Also talk with your banker about products and consultative services that help to ensure your business has strong fraud prevention processes in place. At Eastern, Positive Pay services assist in fraud prevention, ancillary tools such as alerts help to ensure you are promptly notified of suspicious activity, and Automated Clearing House (ACH) provides you with the capability of electronically originating transactions via a secure platform.

Call Your Insurer
If you have cyber insurance for your business, your insurance carrier has many resources to assist, including counsel, to help guide you. They can provide experts to review your systems and perform the forensics and cleanup immediately. And sometimes the insurer will assist you and counsel with reporting any threats to local, state and federal authorities.

If you identify a threat, notifying your insurer quickly is important. Contact your insurer as soon as possible. Once involved, a cyber insurance carrier can help to contain the risk. They may be able to help identify threat actors and unlock details without compromising your information.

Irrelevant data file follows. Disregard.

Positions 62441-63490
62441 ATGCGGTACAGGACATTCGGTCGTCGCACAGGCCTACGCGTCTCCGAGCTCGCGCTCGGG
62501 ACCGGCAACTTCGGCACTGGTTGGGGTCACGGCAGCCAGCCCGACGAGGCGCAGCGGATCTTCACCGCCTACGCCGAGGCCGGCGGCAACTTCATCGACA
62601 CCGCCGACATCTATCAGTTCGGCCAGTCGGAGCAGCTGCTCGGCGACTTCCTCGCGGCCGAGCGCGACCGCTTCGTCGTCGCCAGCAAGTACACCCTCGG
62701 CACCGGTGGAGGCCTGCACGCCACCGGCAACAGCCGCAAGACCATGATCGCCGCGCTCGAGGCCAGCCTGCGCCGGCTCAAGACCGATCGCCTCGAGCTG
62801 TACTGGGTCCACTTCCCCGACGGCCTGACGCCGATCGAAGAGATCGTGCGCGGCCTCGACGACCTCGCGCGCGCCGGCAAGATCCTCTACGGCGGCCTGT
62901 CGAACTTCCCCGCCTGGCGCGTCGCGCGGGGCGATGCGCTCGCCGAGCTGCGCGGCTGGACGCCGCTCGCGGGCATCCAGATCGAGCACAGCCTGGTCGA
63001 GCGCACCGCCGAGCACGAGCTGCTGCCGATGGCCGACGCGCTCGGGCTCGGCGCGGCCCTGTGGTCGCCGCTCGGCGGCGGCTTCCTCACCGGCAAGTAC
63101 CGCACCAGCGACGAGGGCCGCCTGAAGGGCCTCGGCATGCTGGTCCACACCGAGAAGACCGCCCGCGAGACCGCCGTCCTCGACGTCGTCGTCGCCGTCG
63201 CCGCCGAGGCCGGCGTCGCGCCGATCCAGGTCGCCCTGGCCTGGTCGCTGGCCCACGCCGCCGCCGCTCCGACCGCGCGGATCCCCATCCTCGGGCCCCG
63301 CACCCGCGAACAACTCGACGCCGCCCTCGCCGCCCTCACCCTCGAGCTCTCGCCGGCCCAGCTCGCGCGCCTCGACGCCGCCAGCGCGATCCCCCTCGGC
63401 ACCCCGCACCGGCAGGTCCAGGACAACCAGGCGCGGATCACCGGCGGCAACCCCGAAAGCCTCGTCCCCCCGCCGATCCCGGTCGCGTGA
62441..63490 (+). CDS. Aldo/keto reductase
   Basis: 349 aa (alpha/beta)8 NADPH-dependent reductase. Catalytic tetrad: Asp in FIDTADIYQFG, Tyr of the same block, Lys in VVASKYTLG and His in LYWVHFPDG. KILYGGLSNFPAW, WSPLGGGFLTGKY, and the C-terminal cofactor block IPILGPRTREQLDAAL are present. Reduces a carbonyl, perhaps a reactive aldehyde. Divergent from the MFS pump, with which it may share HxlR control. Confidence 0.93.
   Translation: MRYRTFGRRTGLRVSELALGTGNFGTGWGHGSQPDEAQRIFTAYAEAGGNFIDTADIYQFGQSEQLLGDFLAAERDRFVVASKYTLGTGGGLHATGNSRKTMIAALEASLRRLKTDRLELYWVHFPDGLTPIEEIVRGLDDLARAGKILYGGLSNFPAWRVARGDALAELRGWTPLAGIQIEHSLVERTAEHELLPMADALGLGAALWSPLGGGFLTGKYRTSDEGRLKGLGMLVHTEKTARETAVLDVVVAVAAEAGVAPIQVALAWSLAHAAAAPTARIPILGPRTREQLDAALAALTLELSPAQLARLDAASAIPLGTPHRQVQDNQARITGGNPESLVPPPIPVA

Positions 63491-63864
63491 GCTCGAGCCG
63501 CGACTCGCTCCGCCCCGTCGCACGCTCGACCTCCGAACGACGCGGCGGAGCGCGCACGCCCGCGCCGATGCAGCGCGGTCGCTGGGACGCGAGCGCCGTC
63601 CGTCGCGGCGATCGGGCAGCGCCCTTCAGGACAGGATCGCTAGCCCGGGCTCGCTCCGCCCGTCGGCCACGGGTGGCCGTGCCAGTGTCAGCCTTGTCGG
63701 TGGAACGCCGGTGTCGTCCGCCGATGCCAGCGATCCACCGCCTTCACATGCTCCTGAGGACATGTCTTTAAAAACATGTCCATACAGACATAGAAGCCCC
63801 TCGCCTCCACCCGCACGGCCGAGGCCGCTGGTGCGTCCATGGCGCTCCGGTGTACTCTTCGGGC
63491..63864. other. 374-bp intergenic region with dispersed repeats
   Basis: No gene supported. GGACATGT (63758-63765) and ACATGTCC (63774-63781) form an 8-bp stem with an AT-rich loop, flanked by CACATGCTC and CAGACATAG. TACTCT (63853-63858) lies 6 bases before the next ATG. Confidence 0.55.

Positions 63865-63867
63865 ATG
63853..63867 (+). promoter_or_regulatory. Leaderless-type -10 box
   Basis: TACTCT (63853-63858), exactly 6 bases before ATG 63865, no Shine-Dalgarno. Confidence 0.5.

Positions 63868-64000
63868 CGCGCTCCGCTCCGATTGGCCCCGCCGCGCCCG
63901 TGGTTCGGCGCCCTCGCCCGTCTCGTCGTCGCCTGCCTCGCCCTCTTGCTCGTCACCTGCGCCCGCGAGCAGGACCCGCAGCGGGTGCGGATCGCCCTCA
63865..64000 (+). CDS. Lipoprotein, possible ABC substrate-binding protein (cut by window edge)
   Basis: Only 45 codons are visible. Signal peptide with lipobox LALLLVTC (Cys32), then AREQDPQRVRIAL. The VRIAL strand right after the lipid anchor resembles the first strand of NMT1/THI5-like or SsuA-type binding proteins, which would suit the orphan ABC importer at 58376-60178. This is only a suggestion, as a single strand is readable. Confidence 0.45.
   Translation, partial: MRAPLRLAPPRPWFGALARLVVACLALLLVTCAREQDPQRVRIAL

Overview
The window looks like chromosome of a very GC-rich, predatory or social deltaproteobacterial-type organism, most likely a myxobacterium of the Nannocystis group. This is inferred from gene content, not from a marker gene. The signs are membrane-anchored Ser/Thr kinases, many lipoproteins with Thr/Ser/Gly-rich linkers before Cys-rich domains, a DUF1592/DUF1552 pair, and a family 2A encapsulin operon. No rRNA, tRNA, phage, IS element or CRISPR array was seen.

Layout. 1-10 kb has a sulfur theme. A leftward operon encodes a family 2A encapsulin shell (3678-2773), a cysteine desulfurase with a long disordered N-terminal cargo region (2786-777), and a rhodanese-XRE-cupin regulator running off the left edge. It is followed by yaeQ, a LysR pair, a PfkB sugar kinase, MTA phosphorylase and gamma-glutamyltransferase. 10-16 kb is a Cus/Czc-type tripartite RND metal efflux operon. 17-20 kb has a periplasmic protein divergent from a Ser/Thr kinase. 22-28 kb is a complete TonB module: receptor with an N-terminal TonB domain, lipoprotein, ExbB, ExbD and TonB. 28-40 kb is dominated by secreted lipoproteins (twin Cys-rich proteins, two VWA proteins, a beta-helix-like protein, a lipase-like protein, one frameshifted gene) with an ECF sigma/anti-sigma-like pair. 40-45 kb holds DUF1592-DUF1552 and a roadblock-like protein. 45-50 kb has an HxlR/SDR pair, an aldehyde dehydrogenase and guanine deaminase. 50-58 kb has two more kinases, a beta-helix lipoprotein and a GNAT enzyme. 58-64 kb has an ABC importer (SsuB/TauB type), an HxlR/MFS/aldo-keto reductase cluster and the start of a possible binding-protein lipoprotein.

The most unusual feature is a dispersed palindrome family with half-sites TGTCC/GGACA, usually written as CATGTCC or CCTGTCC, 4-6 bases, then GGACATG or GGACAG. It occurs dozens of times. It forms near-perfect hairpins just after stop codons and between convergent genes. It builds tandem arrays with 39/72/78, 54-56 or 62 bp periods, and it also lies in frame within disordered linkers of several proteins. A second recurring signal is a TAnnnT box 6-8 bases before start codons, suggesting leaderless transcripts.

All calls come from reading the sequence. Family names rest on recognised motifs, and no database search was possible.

If you are a homeowner, contact your homeowner’s insurance provider.

Report the Crime to the Authorities
If you do not have cyber insurance, contact the police to file a report and the FBI to register a complaint.

Let Other Parties Know
Alert customers and vendors, especially if their personal or business information has been compromised.

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Best Practices for Business Fraud Protection

A proactive fraud-informed cash management plan, coupled with training, can help reduce the potential for your organization to fall victim to financial account fraud and scams. Here are a few best practices to help improve business fraud protection:

Create a Culture of Verification